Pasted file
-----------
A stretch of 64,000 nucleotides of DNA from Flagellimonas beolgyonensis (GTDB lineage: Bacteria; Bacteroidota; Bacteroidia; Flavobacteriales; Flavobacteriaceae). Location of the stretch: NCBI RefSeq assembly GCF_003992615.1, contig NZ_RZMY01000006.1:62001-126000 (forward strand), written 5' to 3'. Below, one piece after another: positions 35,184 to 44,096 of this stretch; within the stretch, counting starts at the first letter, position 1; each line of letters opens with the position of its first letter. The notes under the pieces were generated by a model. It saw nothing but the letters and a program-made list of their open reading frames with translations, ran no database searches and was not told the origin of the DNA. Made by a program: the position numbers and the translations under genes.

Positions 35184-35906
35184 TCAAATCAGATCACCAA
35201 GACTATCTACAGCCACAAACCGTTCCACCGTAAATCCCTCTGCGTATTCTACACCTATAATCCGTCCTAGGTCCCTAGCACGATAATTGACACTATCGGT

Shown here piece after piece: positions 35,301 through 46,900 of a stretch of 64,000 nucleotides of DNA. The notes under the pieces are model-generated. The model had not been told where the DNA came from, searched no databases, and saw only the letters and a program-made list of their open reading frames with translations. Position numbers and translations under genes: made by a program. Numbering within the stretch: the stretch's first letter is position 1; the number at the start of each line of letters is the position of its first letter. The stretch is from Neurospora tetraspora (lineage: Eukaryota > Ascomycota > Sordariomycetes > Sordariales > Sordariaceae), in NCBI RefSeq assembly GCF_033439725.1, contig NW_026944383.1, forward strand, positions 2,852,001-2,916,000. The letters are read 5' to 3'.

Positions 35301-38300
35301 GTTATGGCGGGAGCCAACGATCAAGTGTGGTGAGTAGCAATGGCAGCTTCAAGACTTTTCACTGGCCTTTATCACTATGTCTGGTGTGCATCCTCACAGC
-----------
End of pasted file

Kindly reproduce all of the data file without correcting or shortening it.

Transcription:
A stretch of 64,000 nucleotides of DNA from Flagellimonas beolgyonensis (GTDB lineage: Bacteria; Bacteroidota; Bacteroidia; Flavobacteriales; Flavobacteriaceae). Location of the stretch: NCBI RefSeq assembly GCF_003992615.1, contig NZ_RZMY01000006.1:62001-126000 (forward strand), written 5' to 3'. Below, one piece after another: positions 35,184 to 44,096 of this stretch; within the stretch, counting starts at the first letter, position 1; each line of letters opens with the position of its first letter. The notes under the pieces were generated by a model. It saw nothing but the letters and a program-made list of their open reading frames with translations, ran no database searches and was not told the origin of the DNA. Made by a program: the position numbers and the translations under genes.

Positions 35184-35906
35184 TCAAATCAGATCACCAA
35201 GACTATCTACAGCCACAAACCGTTCCACCGTAAATCCCTCTGCGTATTCTACACCTATAATCCGTCCTAGGTCCCTAGCACGATAATTGACACTATCGGT

Shown here piece after piece: positions 35,301 through 46,900 of a stretch of 64,000 nucleotides of DNA. The notes under the pieces are model-generated. The model had not been told where the DNA came from, searched no databases, and saw only the letters and a program-made list of their open reading frames with translations. Position numbers and translations under genes: made by a program. Numbering within the stretch: the stretch's first letter is position 1; the number at the start of each line of letters is the position of its first letter. The stretch is from Neurospora tetraspora (lineage: Eukaryota > Ascomycota > Sordariomycetes > Sordariales > Sordariaceae), in NCBI RefSeq assembly GCF_033439725.1, contig NW_026944383.1, forward strand, positions 2,852,001-2,916,000. The letters are read 5' to 3'.

Positions 35301-38300
35301 GTTATGGCGGGAGCCAACGATCAAGTGTGGTGAGTAGCAATGGCAGCTTCAAGACTTTTCACTGGCCTTTATCACTATGTCTGGTGTGCATCCTCACAGC